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Check if a JavaScript date is inside business hours

Checking if a given date is inside business hours is a fairly important piece of code that most developers need to write at some point. Luckily, JavaScript's Date object makes it easy to work with dates and times.

Using the Date object

The Date object in JavaScript provides a number of methods to work with dates and times. We can use Date.prototype.getDay() and Date.prototype.getHours() methods to get the day of the week and the hour of the day, respectively.

Then, we can use a simple comparison to check if the date is inside business hours, by checking if the day is between 1 (Monday) and 5 (Friday) and if the hour is between 9 (9 AM) and 17 (5 PM).

const startDay = 1; // Monday
const endDay = 5; // Friday
const startHour = 9; // 9:00 AM
const endHour = 17; // 5:00 PM

const isInsideBusinessHours = (date = new Date()) => {
  const day = date.getDay();
  const hour = date.getHours();
  return day >= startDay && day <= endDay &&
         hour >= startHour && hour < endHour;
💬 Note

The above code is configured to work with business hours from 9:00 AM to 5:00 PM (both inclusive), Monday to Friday. You can easily change the startDay, endDay, startHour, and endHour variables to match your business hours.

Using Intl.DateTimeFormat for specific timezones

Depending on where you are in the world and if your users are on the same timezone, you might want to get the time for a specific timezone. This is significantly more involved, but can be done using Intl.DateTimeFormat.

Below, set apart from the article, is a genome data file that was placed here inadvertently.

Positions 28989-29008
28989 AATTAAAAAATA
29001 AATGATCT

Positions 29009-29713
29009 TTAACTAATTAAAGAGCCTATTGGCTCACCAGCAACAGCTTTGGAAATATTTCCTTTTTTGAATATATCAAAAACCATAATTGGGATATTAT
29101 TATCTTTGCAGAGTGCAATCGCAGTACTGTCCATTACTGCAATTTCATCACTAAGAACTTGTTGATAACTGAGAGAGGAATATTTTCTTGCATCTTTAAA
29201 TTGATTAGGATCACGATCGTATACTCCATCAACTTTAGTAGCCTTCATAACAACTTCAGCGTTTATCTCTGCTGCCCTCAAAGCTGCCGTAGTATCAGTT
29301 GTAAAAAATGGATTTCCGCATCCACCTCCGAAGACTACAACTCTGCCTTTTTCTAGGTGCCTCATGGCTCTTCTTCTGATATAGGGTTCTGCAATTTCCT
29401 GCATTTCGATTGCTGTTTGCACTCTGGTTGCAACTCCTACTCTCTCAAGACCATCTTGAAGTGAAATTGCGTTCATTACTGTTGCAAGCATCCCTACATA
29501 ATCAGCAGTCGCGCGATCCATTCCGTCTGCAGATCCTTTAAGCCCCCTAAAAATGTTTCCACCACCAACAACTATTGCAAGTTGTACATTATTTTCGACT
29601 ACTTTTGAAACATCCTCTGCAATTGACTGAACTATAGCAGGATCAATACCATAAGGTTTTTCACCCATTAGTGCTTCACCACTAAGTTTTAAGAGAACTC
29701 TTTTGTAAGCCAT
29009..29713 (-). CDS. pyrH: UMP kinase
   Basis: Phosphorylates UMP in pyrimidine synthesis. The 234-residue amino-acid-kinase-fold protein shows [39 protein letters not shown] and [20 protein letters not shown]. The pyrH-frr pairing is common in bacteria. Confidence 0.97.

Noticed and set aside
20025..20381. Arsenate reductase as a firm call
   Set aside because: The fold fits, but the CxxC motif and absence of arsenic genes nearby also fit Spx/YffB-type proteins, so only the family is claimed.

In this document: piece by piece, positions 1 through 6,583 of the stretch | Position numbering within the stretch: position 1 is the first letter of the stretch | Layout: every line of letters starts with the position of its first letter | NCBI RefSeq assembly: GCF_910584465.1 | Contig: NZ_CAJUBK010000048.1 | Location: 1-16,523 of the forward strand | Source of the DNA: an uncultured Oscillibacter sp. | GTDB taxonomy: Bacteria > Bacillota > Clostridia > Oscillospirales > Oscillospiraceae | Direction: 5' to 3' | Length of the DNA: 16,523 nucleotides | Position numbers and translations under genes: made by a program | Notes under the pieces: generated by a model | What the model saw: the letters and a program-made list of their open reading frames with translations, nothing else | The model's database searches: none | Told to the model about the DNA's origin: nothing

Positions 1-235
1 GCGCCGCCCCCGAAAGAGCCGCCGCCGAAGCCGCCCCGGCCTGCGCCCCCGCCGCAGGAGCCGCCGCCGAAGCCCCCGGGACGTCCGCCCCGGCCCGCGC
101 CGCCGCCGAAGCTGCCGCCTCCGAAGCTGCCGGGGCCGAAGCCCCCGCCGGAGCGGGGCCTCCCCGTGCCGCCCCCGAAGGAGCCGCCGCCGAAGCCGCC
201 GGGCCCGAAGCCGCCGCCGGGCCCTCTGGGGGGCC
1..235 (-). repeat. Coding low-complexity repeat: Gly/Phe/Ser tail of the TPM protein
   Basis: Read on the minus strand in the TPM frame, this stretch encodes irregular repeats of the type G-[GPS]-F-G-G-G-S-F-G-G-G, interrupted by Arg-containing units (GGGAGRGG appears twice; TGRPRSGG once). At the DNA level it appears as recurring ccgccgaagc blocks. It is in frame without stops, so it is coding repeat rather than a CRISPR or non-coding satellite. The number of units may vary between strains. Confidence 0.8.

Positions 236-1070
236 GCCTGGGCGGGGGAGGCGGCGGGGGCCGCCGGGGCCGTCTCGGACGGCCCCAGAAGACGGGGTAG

Using the Intl.DateTimeFormat() constructor with appropriate options, we can format the date and time in a specific timezone. We can then use the Intl.DateTimeFormat.prototype.formatToParts() method to get the date and time as an array of objects, which we can then parse to get the weekday, day, month, and hour.

Having this segments, we can compare them to the start and end hours to check if the date is inside business hours. Additionally, we can also check if the date is a weekday or a weekend, and check if it's a holiday by comparing it to a list of holidays.

const holidays = [
  [1, 1], // New Year's Day
  [6, 1], // Epiphany
  [25, 3], // Greek Independence Day
  [1, 5], // Labour Day
  [15, 8], // Dormition of the Holy Virgin
  [28, 10], // Ochi Day
  [25, 12], // Christmas Day
  [26, 12] // Boxing Day

const dateTimeFormatOptions = {
  timeZone: 'Europe/Athens',
  year: 'numeric',
  month: 'numeric',
  day: 'numeric',
  weekday: 'narrow',
  hour: 'numeric',
  hour12: false,
  minute: 'numeric'

const startHour = 9, endHour = 17;

const isInsideHours = (hour) => hour >= startHour && hour < endHour;

const isWeekday = (weekday) => weekday !== 'S';

const isHoliday = (day, month) =>
  holidays.some(([hDay, hMonth]) => hDay === day && hMonth === month);

const parseDateSegments = (date = new Date()) =>
  new Intl.DateTimeFormat('en-US', dateTimeFormatOptions)
    .reduce((acc, part) => {
      const { type, value } = part;
      if (type === 'weekday') acc.weekday = value;
      else if (type !== 'literal') acc[type] = parseInt(value, 10);
      return acc;
    }, {});

export const isInsideBusinessHours = (date = new Date()) => {
  const { weekday, day, month, hour } = parseDateSegments(date);

  return isInsideHours(hour) && isWeekyday(weekday) && !isHoliday(day, month);

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